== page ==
It’s a huge weekend for… Luton’s police, Rodgers, Mancini and Balotelli
Luton’s police force
It is one of those fixtures that younger fans may not realise holds such fear in the eyes of football authorities and the police, simply due to the financial decline of Luton in recent years. However, many will be aware of the hatred that surrounds Luton v Millwall, two of the game’s hardcore hooligan outfits.
In 1985, also in the FA Cup and at Kenilworth Road, Millwall fans rioted throughout this fixture. Policemen and dogs were forced to deal with a barrage of coins, glass, stones and seats, with the game close to being abandoned on numerous occasions as there were multiple injuries sustained.
Whether or not there is a cup upset or not, let us please see no repeat of the wholesale violence that surrounded that day. It could be the FA Cup’s best magic trick yet.
It really is two steps forward, one step back for Liverpool at the moment, and that’s being a touch generous. The manager seems to be upholding this David Brent-esque vision that everything is well, summed up by his claim that losing 2-0 at Zenit St Petersburg was a ‘near-perfect’ performance.
There was a genuine feeling of expectancy at Anfield on Monday, but it seems that Rodgers’ side are only ever a couple of games away from an inept performance or surprise defeat to sap away the hope on Merseyside. Thanks to their upset at Oldham, Liverpool face Swansea this weekend, Rodgers’ old stomping ground. The Swans’ away form has been poor of late, and Rodgers will demand that his side get back on track.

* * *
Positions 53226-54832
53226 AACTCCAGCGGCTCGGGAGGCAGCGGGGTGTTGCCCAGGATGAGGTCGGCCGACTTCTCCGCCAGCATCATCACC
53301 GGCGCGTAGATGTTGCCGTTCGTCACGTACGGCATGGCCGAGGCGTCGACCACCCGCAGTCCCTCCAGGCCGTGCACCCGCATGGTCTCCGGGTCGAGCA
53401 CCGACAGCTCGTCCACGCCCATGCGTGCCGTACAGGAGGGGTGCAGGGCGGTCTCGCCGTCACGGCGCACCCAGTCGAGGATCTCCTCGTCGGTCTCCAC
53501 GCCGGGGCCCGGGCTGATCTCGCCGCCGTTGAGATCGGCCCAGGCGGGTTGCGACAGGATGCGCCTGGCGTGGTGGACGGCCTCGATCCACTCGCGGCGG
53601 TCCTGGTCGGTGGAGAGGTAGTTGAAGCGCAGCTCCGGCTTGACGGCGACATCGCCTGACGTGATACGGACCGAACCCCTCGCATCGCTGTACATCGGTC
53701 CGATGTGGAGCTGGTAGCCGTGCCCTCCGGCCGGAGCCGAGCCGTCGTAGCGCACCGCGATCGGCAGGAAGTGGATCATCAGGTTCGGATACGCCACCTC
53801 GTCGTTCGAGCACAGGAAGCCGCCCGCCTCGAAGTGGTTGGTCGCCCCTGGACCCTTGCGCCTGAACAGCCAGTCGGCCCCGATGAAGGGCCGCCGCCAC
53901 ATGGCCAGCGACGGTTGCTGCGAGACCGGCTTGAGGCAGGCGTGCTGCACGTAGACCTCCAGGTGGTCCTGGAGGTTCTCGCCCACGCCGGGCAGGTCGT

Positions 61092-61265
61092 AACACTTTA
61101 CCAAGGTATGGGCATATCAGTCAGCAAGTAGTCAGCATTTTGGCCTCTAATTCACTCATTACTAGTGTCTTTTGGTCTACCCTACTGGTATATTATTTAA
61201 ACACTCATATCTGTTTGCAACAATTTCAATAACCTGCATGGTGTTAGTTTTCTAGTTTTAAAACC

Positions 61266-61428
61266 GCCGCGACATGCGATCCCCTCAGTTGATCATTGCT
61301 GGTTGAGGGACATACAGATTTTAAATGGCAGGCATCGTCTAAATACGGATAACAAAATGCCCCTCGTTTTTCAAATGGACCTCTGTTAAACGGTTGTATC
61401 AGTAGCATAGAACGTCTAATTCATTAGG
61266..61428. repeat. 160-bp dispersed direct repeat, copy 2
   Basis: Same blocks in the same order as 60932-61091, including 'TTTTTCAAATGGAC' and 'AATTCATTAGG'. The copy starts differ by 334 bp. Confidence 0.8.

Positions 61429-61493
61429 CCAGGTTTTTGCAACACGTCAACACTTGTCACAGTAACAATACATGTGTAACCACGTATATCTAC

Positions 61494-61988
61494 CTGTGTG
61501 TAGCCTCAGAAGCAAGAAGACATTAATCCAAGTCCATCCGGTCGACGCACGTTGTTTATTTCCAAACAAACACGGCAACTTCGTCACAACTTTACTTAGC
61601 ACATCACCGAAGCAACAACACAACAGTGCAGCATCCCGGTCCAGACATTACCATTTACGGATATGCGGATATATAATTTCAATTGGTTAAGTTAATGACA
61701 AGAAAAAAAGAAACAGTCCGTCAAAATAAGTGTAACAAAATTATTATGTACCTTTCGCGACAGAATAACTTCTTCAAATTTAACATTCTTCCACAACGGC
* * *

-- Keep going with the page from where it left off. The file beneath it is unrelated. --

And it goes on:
Interestingly, Rodgers’ win percentage currently sits below that of previous incumbent Kenny Dalglish. Improvements, and more importantly consistency, are much-needed.
You would be well within your rights to question how Bobby Mancini is still in a job. In a league and a game in which patience is rarely utilised, Manchester City have been remarkably patient with their Italian manager. He has spent hundreds of millions on players, and only an extraordinary comeback away from having an FA Cup to show for it.
His tactics have been odd, his signings ridiculous at times and the performance of his side decreased from last season. One of the richest clubs in the world are unlikely to settle for second best, and one could not blame them for doing so.
The FA Cup is all that is left to win, and Mancini will not want any further repeats of last week’s shambolics.
Super Mario may have left these shores, but his is still very much an eventful life. He has played two games in Italy and scored three goals. He has been racially abused by Silvio Berlusconi’s brother and last weekend was subject to monkey chants by supporters of Cagliari and Inter, who were playing hundreds of miles away.
This weekend Balo’s Milan face Fiorentina, who chanted anti-Heysel songs at Juventus last week. All good fun in Italy, isn’t it? Well, no. Let’s just hope that if Balotelli suffers similar abuse this weekend, he will do what he does best and score once more.